By Black Girls Hike
2.5 hours at a good speed. 5 mile loop.
Moderate hike with short steep section at the top.
Waterproof jacket, warm extra layers, a map, powerbank, plenty of water and snacks.
This route starts at Edale Village Hall car park, a very popular starting point for walks in the Peak District. It’s across the road from the train station and a cafe where there are public toilets. As you walk past the Visitor Centre, in front of you will be the Old Nags Head. Take the footpath on the left and you'll see a sign that marks the official start of the Pennine Way. Follow the Pennine Way Trail until you reach a waymarker for Grindslow Knoll and head up. The panorama of the Peaks is well worth the climb and the top is marked by a cairn made out of stones. After you've taken it all in and finished your summit photoshoot, follow the path round to the right to descend.Follow The Route On ALLTRAILS >
The Peak District is special to Black Girls Hike because it's where we were founded - it's our spiritual home. It’s also perfectly located and has a train line running straight through so it's really accessible which is rare for a National Park. There are a lot of honey spots (really popular locations) around Edale but Grindslow Knoll helps you escape the crowds and there's several opportunities for you to extend this hike. Grindslow Knoll is joined by Kinder Scout so you could explore the plateau and also check out Jacob's Ladder. To make it more challenging you could head up via Grindsbrook Clough.Follow Black Girls Hike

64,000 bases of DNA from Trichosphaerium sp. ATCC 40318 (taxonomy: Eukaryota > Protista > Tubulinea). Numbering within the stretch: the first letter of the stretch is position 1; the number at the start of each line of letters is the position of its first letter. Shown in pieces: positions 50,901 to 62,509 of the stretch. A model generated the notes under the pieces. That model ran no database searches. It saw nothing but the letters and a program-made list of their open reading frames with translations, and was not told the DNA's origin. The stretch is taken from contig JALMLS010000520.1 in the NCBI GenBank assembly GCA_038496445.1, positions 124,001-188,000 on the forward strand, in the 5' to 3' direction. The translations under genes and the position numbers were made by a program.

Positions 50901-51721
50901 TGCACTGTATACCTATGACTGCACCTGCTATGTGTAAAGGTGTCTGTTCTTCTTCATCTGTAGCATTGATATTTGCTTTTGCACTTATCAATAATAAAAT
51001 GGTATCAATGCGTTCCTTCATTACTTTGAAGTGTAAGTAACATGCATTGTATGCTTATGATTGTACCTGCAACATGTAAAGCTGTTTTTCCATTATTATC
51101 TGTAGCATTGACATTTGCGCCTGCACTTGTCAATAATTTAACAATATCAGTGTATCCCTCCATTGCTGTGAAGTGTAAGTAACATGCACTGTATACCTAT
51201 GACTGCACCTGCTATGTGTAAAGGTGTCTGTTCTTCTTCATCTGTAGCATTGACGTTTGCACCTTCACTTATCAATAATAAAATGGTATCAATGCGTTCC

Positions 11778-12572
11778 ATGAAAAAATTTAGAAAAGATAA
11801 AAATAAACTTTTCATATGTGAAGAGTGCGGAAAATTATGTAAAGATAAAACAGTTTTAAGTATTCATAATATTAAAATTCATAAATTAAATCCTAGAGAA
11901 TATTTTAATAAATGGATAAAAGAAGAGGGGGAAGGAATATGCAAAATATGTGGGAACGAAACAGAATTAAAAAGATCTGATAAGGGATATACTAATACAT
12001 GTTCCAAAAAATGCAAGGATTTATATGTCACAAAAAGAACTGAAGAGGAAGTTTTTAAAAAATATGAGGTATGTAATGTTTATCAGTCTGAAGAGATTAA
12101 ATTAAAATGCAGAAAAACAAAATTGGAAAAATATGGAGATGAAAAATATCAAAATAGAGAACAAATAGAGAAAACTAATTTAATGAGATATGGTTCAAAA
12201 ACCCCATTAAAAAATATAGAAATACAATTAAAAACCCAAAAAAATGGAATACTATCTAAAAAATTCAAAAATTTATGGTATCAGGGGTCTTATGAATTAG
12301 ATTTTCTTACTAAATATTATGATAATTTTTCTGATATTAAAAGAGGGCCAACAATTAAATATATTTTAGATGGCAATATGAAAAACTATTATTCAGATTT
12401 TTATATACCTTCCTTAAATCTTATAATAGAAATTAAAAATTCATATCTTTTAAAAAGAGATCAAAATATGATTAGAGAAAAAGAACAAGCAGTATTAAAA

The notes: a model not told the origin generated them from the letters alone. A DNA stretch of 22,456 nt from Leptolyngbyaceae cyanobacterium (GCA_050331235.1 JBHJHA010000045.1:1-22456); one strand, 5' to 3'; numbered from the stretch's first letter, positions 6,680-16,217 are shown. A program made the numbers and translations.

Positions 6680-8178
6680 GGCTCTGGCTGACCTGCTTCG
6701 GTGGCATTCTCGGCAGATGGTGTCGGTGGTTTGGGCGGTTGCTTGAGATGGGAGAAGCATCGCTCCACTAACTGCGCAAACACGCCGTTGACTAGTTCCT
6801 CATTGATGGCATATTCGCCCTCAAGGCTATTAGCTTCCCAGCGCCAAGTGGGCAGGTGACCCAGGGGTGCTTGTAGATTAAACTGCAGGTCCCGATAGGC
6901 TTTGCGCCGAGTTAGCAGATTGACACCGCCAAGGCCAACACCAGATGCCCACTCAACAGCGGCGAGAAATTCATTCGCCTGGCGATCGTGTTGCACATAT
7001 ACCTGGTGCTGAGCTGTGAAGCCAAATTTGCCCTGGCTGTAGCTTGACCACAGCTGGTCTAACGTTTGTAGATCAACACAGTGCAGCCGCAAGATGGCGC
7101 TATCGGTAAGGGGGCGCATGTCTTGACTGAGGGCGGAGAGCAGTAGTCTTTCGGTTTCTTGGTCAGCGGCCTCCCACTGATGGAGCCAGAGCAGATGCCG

Good To Know
The parking is cash only and there is no phone signal in the area until you get higher up.
Super comfy, lightweight and
I love the colour!
These had enough ankle support without being restrictive. I sometimes need additional insoles but didn't with these, and the grip is amazing.Siren 3 Mid GORE-TEX®
I normally wear boots but they can be quite rigid and don't give you the full range of movement - these felt so flexible in comparison.Antora 2 GORE-TEX®
When To Visit
Late summer is a great time to visit, when purple flowering heather that covers the moorland are in full bloom. It's absolutely stunning and that's even more special because it's so brief.
"You can turn up as your authentic self and not be judged on your race, I find it restorative."
Q+A with BGH founder Rhiane Fatinikun:
What is Black Girls Hike?
BGH is an organisation I founded to challenge the lack of inclusion and representation of Black women in the outdoors. It's about creating a safe space for our community to reconnect with nature and explore.
What do you think holds women back from hiking?
Being historically excluded, lacking confidence and skills, limited access to safe spaces, not seeing themselves represented, safety concerns... I could go on. My advice would be to try and find a community, a network that can support and encourage you to feel confident in the outdoors.
What do you love about hiking with BGH?
I enjoy the sisterhood, the sense of community and being able to connect with like-minded women. There is no pretence, you don't have the added labour of contextualising things, they understand you and your experiences - it's refreshing and necessary. You can turn up as your authentic self and not be judged on your race, I find it restorative.
I love my little foam mat, it's so handy when you don't want a wet bum. It's one of those items you don't know you need until you see someone with one.
Best BGH moment so far?
Our first London hike was amazing. We had over 100 women attend and just to see them all gave me goosebumps. Black Girls Hike has grown so quickly that I rarely stand back to take it all in so that was a special moment for me.